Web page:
University of Minnesota students will be able to share their rental experiences and view other students’ property ratings online starting this fall.
URentWise will enable students to rate, research and comment on hundreds of properties.
The site is only available to those with a University email address. Currently, students can submit reviews of most University-area properties but can’t read reviews posted by others.
The website may partner with different University entities, including the Minnesota Student Association and the Office for Student Affairs, which have both have expressed interest.
MSA has offered a way for students to learn about rental properties since 2004, when they first started compiling data for its annual Renters’ Survey. The results are posted on MSA’s website.
URentWise creator, University alumnus Adam Arling, said he came up with the idea three years ago as both a renter and a University senior active in community relations work.
The website, which Arling modeled on user-driven websites like Rate My Professors and Yelp, fills a need for University-area renters who may fall victim to poor-quality rentals or landlords, he said.
The website uses listing information from the City of Minneapolis and has recently added many St. Paul addresses.
In 2012, when Arling was a neighborhood liaison working for University Student and Community Relations, he discussed his ideas for a website with the Office for Student Affairs and members of MSA’s Facilities, Housing and Transit Committee.
Arling said he’s still deciding on possible partnerships, and the decision will depend on the different stakeholders involved and what resources each can “bring to the table.”
Former Facilities, Housing and Transit Committee co-director Phill Kelly said Arling approached him in 2012 and said he was working on a rental rating website.
After MSA had technical problems posting survey results online, the committee looked to create a more stable site using a student programmer, professional developers or a University office.
Committee members were wary of using a student-led startup website and weren’t able to provide any of their own resources to host Arling’s project online. They decided MSA would work with a professional company to host survey results, Kelly said.
“I told Adam to come back to us when he was further along in developing the site,” he said, “and then we’d give it some more serious consideration.”
Two years have passed since Kelly’s conversation with Arling.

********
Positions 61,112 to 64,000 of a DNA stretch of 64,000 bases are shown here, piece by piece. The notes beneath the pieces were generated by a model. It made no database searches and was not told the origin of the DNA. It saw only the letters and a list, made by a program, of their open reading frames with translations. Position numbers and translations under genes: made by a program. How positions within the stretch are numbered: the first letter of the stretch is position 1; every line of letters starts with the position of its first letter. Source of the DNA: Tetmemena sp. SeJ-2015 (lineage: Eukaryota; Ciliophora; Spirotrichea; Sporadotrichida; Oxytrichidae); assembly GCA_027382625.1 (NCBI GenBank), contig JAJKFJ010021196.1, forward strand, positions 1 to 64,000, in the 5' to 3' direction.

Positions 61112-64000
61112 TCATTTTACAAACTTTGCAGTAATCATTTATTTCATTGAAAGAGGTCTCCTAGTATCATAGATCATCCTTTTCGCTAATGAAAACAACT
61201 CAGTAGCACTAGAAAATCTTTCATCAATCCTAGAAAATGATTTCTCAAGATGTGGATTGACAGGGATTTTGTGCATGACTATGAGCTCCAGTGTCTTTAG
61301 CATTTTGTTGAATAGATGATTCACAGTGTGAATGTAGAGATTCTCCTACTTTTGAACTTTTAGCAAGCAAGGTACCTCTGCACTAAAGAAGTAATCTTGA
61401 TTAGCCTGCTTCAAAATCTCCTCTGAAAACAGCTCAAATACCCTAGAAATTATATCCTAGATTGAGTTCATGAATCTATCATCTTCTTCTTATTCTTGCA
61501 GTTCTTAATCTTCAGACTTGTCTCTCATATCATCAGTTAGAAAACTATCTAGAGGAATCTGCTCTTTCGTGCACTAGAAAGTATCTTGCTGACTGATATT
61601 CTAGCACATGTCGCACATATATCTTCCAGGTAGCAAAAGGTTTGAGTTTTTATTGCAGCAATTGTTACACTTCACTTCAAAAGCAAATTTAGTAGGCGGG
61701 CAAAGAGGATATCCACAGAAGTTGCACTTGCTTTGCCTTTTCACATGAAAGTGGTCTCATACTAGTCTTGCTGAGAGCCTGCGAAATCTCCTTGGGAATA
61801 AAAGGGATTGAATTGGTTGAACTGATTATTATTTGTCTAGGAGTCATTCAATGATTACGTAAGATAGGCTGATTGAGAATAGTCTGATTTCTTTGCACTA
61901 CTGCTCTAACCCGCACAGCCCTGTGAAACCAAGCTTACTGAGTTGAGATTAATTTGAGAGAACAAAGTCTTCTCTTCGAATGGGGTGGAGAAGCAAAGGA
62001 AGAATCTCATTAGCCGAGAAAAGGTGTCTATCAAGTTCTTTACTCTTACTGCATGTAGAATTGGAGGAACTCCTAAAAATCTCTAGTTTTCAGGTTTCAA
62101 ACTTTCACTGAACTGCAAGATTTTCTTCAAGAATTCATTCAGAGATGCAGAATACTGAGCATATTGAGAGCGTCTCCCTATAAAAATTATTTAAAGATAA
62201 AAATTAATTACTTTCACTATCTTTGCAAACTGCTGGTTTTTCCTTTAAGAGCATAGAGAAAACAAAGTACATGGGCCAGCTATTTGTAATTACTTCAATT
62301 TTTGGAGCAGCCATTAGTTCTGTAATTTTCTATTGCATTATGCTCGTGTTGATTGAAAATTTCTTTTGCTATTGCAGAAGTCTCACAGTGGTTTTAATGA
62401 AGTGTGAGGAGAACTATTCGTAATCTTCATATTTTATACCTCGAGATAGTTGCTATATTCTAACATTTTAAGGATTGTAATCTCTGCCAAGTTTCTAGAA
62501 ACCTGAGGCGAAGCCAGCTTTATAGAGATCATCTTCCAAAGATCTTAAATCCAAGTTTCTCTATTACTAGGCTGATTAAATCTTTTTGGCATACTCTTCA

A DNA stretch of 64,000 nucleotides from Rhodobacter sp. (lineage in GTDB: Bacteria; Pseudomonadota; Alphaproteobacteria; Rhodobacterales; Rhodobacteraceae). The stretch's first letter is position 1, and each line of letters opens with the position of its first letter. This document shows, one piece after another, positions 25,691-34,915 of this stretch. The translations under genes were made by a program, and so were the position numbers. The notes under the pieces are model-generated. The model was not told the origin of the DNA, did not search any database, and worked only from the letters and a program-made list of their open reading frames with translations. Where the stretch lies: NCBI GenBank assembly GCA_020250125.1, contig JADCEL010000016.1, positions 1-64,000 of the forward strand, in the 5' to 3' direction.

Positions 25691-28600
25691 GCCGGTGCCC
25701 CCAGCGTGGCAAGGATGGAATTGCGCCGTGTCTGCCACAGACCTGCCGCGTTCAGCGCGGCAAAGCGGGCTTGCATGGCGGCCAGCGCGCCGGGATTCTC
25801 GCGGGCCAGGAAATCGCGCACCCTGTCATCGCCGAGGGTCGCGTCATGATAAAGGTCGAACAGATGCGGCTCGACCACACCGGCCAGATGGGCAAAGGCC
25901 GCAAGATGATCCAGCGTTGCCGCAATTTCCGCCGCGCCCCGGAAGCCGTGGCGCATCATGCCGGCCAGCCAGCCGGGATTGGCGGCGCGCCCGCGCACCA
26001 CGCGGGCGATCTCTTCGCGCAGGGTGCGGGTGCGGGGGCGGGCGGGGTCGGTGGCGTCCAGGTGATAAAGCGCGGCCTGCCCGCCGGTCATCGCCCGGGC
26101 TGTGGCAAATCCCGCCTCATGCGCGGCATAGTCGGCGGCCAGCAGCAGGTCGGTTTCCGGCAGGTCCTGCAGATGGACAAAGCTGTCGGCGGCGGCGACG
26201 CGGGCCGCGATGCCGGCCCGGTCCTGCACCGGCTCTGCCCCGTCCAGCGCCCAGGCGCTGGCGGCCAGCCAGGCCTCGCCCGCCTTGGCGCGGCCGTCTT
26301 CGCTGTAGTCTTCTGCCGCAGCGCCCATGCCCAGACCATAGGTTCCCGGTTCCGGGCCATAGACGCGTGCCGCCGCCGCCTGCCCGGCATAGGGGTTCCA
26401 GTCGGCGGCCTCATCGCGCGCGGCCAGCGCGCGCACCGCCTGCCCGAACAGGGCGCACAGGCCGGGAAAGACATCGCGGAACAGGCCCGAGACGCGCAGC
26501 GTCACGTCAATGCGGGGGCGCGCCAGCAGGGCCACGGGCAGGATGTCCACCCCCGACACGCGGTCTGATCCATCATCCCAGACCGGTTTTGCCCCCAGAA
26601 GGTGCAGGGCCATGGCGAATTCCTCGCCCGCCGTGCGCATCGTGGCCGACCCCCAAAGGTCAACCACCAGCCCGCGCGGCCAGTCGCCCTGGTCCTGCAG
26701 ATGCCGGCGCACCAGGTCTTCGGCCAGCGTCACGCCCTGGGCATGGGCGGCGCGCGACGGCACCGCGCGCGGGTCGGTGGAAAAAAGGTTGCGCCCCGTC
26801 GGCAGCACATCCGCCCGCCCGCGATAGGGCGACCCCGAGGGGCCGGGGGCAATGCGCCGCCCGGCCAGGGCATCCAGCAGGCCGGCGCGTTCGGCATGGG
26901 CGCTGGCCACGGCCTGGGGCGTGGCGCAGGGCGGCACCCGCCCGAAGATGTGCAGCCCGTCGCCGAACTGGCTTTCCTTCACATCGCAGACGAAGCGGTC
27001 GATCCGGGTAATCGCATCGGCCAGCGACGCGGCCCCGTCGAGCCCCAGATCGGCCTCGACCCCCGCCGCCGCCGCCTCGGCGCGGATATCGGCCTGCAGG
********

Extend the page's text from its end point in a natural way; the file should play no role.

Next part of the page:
A committee member is meeting with Arling this week about a possible collaboration, Kelly said. It’s possible the Renters’ Survey could be hosted through the URentWise platform if MSA and Arling’s startup agree to partner.
MSA could either hire Arling’s URentWise team on a contract basis to build a Renters’ Survey website, Kelly said, or MSA could make a licensing agreement with Arling and use the existing URentWise website for its own purposes.
Kelly said MSA is currently bidding on a number of different host websites, including Arling’s.
MSA was quoted $75,000 with a 10 percent annual licensing fee by another company last fall, Kelly said, a cost out of the group’s price range. University Student Legal Service and the Office for Student Affairs could help cover the cost, he said.
Last month, Arling also requested input from Marie Fischer, assistant coordinator with Student and Community Relations.
Arling said he spoke with Fischer about what her office would like to see from the website and what aspects would be most useful to students.
Fischer said if Student and Community Relations partnered with URentWise, the office could contact students who write “particularly scathing” reviews of properties.
In that case, Fischer said, the students may have legal power against a landlord.
“I think empowering students to make better [rental] decisions and hav[ing] more information about what’s out there is really important,” Arling said.
Besides rental listings, Arling said the site will also include legal resources for renters.
“One of the big issues being a renter is that you’re new to this whole market,” Arling said, “and often you don’t access information you should know until it’s too late.”